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Women and the Civil Rights Movement, 1954-1965$
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Davis W. Houck and David E. Dixon

Print publication date: 2008

Print ISBN-13: 9781604731071

Published to University Press of Mississippi: March 2014

DOI: 10.14325/mississippi/9781604731071.001.0001

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PRINTED FROM Mississippi SCHOLARSHIP ONLINE (www.mississippi.universitypressscholarship.com). (c) Copyright University Press of Mississippi, 2019. All Rights Reserved. An individual user may print out a PDF of a single chapter of a monograph in MSSO for personal use.date: 18 October 2019

Jane Schutt

Jane Schutt

May 22, 1963, Congressional Subcommittee, Washington, D.C.

Chapter:
(p.213) Jane Schutt
Source:
Women and the Civil Rights Movement, 1954-1965
Author(s):

Davis W. Houck

David E. Dixon

Publisher:
University Press of Mississippi
DOI:10.14325/mississippi/9781604731071.003.0025

Born on January 2, 1913, in Washington D.C., Jane Menefee Schutt was a lifelong activist who received her education from public schools and the Episcopal Church. Schutt attended George Washington University from 1929 to 1932, and settled with her family in Jackson, Mississippi, in 1942. In Jackson, Schutt became active in the local branch of Church Women United (CWU) and was appointed to the Mississippi State Advisory Committee in late December 1959. On May 22, 1963, she testified before the U.S. Senate Subcommittee on Constitutional Rights in Washington D.C. This chapter shows Schutt’s testimony, in which she expressed her support for Senate Bill 1117 that would continue the work of the U.S. Commission on Civil Rights and its affiliated state organizations. She argued that blacks and whites need an outlet to tell their stories so that ignorance in Mississippi would not prevail.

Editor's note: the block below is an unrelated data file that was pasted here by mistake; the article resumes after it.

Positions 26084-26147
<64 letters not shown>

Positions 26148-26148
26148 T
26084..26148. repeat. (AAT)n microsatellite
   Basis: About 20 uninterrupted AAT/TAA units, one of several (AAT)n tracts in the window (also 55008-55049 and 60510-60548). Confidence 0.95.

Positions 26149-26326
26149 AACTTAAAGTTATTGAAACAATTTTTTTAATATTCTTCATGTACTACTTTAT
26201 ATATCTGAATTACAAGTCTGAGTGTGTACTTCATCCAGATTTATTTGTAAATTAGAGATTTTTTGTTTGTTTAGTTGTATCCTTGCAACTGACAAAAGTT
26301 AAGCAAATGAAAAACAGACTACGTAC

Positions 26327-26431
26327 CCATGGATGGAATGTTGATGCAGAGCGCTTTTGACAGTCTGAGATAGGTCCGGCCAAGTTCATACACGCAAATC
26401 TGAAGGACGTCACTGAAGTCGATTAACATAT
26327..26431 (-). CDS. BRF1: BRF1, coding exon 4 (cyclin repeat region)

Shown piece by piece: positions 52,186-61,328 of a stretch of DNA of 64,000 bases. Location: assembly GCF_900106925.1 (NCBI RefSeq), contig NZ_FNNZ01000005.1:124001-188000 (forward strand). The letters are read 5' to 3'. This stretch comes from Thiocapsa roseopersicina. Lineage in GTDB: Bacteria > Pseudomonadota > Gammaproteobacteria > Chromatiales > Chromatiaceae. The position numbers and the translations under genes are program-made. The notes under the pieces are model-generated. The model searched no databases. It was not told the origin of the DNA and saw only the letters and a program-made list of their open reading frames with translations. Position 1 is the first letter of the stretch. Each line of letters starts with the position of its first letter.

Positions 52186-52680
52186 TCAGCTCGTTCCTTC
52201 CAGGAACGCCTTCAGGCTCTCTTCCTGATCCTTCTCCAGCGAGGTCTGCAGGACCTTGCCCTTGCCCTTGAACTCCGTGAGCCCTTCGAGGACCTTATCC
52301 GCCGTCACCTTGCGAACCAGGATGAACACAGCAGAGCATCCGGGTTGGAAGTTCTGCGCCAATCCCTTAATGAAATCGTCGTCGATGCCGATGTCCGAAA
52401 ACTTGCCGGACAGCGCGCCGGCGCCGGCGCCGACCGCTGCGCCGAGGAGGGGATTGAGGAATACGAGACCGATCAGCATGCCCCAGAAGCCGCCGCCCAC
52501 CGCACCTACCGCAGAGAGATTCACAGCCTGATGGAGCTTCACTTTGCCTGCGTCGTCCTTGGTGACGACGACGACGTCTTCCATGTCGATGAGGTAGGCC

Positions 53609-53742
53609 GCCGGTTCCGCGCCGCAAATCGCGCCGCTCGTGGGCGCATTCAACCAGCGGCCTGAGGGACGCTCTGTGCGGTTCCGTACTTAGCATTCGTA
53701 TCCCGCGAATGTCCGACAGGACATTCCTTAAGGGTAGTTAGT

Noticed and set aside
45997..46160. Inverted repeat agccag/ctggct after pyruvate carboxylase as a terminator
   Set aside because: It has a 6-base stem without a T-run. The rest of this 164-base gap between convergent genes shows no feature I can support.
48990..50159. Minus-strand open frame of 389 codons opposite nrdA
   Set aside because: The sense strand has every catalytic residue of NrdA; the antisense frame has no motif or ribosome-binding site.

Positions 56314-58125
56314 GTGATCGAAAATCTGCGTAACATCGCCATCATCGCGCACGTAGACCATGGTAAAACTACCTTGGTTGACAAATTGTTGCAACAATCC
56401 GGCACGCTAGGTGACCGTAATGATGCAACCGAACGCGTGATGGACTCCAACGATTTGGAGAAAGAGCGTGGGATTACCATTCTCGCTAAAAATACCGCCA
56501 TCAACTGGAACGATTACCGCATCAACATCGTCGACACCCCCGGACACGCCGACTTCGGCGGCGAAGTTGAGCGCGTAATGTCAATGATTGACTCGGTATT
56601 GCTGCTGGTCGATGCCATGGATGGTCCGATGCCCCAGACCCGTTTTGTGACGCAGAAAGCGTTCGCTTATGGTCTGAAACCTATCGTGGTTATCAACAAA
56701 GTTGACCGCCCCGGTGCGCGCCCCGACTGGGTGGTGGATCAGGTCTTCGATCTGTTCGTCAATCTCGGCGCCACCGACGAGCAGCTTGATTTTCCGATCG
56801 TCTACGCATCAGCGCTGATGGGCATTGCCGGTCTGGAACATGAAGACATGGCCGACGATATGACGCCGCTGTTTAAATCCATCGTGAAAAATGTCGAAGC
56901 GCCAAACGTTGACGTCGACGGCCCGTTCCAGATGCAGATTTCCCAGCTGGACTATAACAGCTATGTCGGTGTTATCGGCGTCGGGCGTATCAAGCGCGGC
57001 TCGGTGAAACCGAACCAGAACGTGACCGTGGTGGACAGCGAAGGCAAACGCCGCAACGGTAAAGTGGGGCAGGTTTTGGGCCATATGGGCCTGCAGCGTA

Keywords:   testimony, Jane Menefee Schutt, Mississippi, Church Women United, Mississippi State Advisory Committee, Senate, Senate Bill 1117, U.S. Commission on Civil Rights, blacks, whites

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